CoStar told Insider in a written statement that ‘the alleged incident you referenced did not occur’ and that Florance is ‘a well-trained and licensed shooter who is passionate about firearm safety.’ 

CEO Andrew Florance, 58, CEO of CoStar, a powerful real-estate data firm, is accused of creating a toxic work environment causing more than 1,500 employees to leave in 2021

CEO Andrew Florance, 58, CEO of CoStar, a powerful real-estate data firm, is accused of creating a toxic work environment causing more than 1,500 employees to leave in 2021

A 39-year-old who used to be a communications director for the firm, said he was on a video call with the CEO when he pulled out a black pistol and pointed it at the screen

A 39-year-old who used to be a communications director for the firm, said he was on a video call with the CEO when he pulled out a black pistol and pointed it at the screen

But the CEO also allegedly showed off his ammunition while on the call, and then months later sent a photo of a target riddled with bullets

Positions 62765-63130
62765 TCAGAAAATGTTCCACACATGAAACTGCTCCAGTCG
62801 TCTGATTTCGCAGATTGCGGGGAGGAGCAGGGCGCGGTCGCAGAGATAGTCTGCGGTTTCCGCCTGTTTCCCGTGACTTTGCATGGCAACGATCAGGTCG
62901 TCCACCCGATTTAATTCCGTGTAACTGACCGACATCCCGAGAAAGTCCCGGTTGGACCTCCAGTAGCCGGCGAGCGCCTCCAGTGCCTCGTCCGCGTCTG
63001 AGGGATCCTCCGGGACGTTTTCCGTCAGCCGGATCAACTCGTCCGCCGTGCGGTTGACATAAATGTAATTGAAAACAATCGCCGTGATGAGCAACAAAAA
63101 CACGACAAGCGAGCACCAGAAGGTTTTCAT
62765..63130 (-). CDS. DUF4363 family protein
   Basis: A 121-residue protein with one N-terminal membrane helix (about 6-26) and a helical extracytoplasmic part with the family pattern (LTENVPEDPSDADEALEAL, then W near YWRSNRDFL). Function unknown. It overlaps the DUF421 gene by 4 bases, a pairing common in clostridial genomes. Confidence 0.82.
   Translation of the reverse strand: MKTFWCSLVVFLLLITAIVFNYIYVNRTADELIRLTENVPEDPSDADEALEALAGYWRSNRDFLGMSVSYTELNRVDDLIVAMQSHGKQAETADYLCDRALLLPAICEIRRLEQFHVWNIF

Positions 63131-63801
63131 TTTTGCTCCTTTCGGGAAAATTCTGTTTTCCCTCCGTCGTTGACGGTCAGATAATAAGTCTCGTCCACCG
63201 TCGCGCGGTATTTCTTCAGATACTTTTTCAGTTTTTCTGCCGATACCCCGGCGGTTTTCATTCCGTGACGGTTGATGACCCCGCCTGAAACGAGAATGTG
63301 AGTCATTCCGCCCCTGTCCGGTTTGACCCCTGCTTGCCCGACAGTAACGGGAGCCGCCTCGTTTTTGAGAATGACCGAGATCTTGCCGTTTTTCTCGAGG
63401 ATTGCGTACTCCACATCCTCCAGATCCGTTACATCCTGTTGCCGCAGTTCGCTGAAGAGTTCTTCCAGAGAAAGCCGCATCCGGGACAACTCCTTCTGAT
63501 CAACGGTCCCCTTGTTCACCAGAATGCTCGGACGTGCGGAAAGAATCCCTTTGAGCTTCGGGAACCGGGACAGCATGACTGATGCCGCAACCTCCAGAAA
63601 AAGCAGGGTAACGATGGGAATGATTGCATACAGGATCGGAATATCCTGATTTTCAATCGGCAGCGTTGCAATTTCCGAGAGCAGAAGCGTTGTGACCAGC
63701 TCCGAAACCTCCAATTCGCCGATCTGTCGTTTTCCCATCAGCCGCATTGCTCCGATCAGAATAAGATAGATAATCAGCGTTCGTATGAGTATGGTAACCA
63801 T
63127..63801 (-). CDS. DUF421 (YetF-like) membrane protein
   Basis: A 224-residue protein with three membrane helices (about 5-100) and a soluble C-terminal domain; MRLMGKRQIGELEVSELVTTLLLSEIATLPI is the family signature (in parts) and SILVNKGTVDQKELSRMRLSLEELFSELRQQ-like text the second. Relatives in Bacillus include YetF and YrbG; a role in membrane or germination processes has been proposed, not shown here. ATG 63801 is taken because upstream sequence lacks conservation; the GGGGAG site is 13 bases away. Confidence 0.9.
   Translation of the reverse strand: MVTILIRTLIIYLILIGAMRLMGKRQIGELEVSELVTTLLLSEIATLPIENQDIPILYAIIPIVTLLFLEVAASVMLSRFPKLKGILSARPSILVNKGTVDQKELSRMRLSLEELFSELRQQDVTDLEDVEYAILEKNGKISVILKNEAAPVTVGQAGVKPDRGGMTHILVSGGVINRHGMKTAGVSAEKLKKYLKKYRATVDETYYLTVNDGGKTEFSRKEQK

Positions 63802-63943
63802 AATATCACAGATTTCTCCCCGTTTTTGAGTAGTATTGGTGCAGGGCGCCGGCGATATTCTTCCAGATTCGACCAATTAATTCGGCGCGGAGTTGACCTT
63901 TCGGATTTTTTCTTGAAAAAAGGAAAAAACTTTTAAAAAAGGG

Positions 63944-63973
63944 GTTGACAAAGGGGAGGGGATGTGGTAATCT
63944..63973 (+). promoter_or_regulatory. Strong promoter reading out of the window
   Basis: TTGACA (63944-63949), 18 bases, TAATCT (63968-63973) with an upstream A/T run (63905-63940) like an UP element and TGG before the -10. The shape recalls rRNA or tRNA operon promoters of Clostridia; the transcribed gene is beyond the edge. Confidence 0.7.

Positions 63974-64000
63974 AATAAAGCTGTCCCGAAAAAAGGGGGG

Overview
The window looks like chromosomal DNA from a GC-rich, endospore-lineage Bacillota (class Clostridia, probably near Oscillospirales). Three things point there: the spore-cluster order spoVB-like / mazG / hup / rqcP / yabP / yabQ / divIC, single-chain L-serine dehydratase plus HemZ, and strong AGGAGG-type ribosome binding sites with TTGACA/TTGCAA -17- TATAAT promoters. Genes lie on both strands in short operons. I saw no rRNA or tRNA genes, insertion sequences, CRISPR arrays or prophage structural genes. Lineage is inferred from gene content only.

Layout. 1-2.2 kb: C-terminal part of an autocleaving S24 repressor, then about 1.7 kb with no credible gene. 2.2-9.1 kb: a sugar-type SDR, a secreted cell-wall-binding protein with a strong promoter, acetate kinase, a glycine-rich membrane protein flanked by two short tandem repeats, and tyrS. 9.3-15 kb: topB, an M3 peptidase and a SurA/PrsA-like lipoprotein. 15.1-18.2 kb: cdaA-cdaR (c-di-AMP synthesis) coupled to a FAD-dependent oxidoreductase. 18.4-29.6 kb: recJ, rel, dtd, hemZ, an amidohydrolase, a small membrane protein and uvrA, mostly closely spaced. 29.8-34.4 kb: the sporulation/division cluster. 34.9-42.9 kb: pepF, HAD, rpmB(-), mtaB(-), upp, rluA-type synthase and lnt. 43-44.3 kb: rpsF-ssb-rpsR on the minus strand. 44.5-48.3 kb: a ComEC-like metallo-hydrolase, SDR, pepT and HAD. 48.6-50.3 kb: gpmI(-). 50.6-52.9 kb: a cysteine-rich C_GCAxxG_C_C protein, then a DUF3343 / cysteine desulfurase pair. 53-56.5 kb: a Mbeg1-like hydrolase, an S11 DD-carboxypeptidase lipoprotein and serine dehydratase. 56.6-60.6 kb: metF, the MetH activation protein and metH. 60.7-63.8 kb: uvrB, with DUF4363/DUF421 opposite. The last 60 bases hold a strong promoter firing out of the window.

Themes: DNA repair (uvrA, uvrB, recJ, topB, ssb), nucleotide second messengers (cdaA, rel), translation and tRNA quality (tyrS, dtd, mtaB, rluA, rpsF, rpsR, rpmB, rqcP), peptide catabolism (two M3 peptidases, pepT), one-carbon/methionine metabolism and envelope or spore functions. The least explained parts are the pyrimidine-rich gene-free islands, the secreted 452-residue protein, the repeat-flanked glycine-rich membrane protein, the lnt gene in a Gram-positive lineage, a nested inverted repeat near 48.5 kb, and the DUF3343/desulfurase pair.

But the CEO also allegedly showed off his ammunition while on the call, and then months later sent a photo of a target riddled with bullets

The former communications director texted his account of the incident to a colleague at the time, in a text thread obtained by Insider. 

‘I’m on a call with Andy and he’s holding a gun,’ the text read. 

‘He just pointed it at the screen,’ the next text read. 

The recipient replied: ‘Is it loaded?’ and then added: ‘Whaaaaat??’

The then-communications director wrote back: ‘He was playing with a bullet too,’ before adding: ‘I was terrified lol.’

He said Florance told him he had a gun because he was in the mountains and ‘you never know what’s going to be outside’.

The director was one of the 1,546 of the firm’s 4,200 US employees who resigned or were fired, in what Insider reported as its largest exodus ever, according to data provided by a current employee with access to its internal employment statistics.  

In a previous Insider article, CoStar characterized the discontent as a symptom of its high performance expectations.